The second life of a tree: How veneer is made
Bonn. Veneer? What is veneer anyway? Yes, it has something to do with wood: Veneer is basically made from real, natural wood and is laboriously extracted. To turn a tree into veneer, the perfect specimen must first be found in the forest. The subsequent processing steps are also an art.
A good veneer tree is as rare as the proverbial needle in a haystack. It must be beautiful in growth, but only experts can recognise and judge its inner qualities. Types of trees such as maple, beech, oak, ash or walnut - mostly from Europe - are usually used to produce veneer. Perfect for felling the tree is the late winter: "Until March, the air is usually cold and dry and the tree does not yet develop new shoots. Its wood is also dry and therefore not as heavy as in summer. The mature tree is harvested in its winter resting period", explains Ursula Geismann, Managing Director of the Initiative Furnier + Natur (IFN). Once the tree has arrived at the veneer factory, it is treated with rustic equipment. First, all the logs are stacked on top of each other and properly watered. When the wood has absorbed enough moisture, the trees are stripped of their bark. Your wood is now more dynamic and can be sliced or peeled, depending on which veneer look is to be achieved. Peeling the tree works in a spiral around its own axis and slicing vertically, just like slicing bread. This produces very different veneer patterns. The thickness of the veneer depends, among other things, on the later use. Normally, a veneer sheet starts at a good 0.45 millimetres and ends at a good 6 millimetres; other thicknesses are also possible on request. The veneer sheets are then slowly and carefully dried. This prevents the wood from becoming wavy or cracking. Finally, the dried leaves are divided according to their quality and stacked according to type. After cutting, the individual sheets are then put together to form a so-called deck. For furniture surfaces, this is applied with glue and under high pressure to chipboard, MDF boards, multiplex boards, plywood or solid wood blockboards. Veneer sheets are now also widely used for ecological lifestyle products. There are veneer skis, glasses, bags, kiteboards, lamps, mouse-pads and much more. IFN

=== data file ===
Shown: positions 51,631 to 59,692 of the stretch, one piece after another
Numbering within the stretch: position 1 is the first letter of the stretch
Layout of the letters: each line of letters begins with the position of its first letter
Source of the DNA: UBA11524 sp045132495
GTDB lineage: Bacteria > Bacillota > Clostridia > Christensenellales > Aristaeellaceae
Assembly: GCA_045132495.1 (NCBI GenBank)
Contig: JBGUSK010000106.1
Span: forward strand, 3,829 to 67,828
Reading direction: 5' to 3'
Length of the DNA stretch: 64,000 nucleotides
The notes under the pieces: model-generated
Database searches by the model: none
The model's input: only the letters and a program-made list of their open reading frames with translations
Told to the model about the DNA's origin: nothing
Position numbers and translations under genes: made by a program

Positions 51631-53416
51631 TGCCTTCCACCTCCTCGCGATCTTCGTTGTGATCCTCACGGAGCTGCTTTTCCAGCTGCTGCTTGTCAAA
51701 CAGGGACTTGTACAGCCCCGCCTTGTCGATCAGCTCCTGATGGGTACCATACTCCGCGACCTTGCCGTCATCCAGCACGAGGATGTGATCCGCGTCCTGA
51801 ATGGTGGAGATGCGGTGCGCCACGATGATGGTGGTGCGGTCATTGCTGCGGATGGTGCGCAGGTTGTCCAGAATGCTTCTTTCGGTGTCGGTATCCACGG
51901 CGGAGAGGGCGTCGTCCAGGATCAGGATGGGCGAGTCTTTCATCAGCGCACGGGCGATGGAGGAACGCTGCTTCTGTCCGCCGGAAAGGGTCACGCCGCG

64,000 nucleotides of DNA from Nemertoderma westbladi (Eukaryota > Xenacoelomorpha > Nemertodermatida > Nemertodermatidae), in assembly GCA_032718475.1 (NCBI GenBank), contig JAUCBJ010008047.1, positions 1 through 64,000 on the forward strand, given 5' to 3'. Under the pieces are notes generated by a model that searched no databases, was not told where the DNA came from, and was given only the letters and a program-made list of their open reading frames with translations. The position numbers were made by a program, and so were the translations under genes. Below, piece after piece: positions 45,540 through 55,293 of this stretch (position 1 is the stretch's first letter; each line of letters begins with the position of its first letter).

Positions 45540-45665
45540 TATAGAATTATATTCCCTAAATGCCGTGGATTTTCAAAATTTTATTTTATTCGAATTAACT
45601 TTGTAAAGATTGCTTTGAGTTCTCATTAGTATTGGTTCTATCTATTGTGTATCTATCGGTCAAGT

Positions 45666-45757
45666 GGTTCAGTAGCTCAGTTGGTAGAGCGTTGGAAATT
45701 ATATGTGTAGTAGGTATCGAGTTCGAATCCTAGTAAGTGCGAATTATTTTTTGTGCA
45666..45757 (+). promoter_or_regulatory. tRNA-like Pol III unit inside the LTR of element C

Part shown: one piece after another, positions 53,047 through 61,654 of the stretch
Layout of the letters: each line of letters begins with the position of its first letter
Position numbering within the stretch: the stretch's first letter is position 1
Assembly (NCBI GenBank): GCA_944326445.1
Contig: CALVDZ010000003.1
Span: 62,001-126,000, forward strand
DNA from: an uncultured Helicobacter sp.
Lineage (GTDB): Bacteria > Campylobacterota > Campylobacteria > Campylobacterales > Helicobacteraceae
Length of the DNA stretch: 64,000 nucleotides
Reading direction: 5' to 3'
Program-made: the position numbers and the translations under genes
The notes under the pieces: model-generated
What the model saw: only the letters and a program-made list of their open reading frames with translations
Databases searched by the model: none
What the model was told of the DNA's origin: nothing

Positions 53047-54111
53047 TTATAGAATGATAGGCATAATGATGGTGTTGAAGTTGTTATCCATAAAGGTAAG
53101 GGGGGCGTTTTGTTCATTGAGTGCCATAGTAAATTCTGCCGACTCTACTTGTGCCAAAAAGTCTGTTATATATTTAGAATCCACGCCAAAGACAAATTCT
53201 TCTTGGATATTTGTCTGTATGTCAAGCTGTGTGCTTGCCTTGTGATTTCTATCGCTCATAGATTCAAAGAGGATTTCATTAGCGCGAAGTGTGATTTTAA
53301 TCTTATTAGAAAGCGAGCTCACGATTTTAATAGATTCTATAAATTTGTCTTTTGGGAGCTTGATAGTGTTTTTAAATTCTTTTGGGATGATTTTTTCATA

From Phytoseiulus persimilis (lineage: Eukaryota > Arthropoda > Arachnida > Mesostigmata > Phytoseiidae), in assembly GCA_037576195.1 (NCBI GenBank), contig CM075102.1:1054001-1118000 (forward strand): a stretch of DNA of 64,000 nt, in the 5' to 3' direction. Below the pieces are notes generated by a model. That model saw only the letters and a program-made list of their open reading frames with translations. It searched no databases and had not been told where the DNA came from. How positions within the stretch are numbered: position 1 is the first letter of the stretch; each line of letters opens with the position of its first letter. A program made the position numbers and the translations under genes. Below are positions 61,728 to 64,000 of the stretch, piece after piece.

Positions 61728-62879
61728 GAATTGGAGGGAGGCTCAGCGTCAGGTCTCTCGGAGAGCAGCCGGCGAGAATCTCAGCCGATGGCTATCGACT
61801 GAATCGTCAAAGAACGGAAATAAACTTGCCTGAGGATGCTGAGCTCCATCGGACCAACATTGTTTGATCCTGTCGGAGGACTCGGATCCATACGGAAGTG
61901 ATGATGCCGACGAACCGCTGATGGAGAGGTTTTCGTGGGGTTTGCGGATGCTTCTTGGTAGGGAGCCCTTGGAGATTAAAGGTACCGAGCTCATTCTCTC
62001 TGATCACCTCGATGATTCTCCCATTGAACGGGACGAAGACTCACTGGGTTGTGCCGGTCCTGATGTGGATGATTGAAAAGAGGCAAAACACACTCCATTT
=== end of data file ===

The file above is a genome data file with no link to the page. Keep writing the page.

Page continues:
Initiative Veneer + Nature (IFN) Veneer + Nature Initiative
The Initiative Furnier + Natur (IFN) e.V. was founded in 1996 by the German veneer industry and its partners. Today, it is supported by European companies from the veneer industry, trade and veneer processing industry as well as professional associations of the timber industry. The aim of the association is to promote the natural all-round material veneer.
Photo 1: Veneer trees are watered in the storage area. Picture: IFN/Mehling + Wiesmann
Photo 2: A veneer tree is peeled. Picture: IFN/Mehling + Wiesmann
Photo 3: Veneer sheets waiting to be used. Picture: IFN/Mehling + Wiesmann
Photo 4: Spectacles and sunglasses made of veneer are extremely climate-friendly products. Picture: IFN
Veneer trees are watered in the storage area. Picture: IFN/Mehling + Wiesmann
A veneer tree is peeled. Picture: IFN/Mehling + Wiesmann
Veneer sheets waiting to be used. Picture: IFN/Mehling + Wiesmann
Spectacles and sunglasses made of veneer are extremely climate-friendly products. Picture: IFN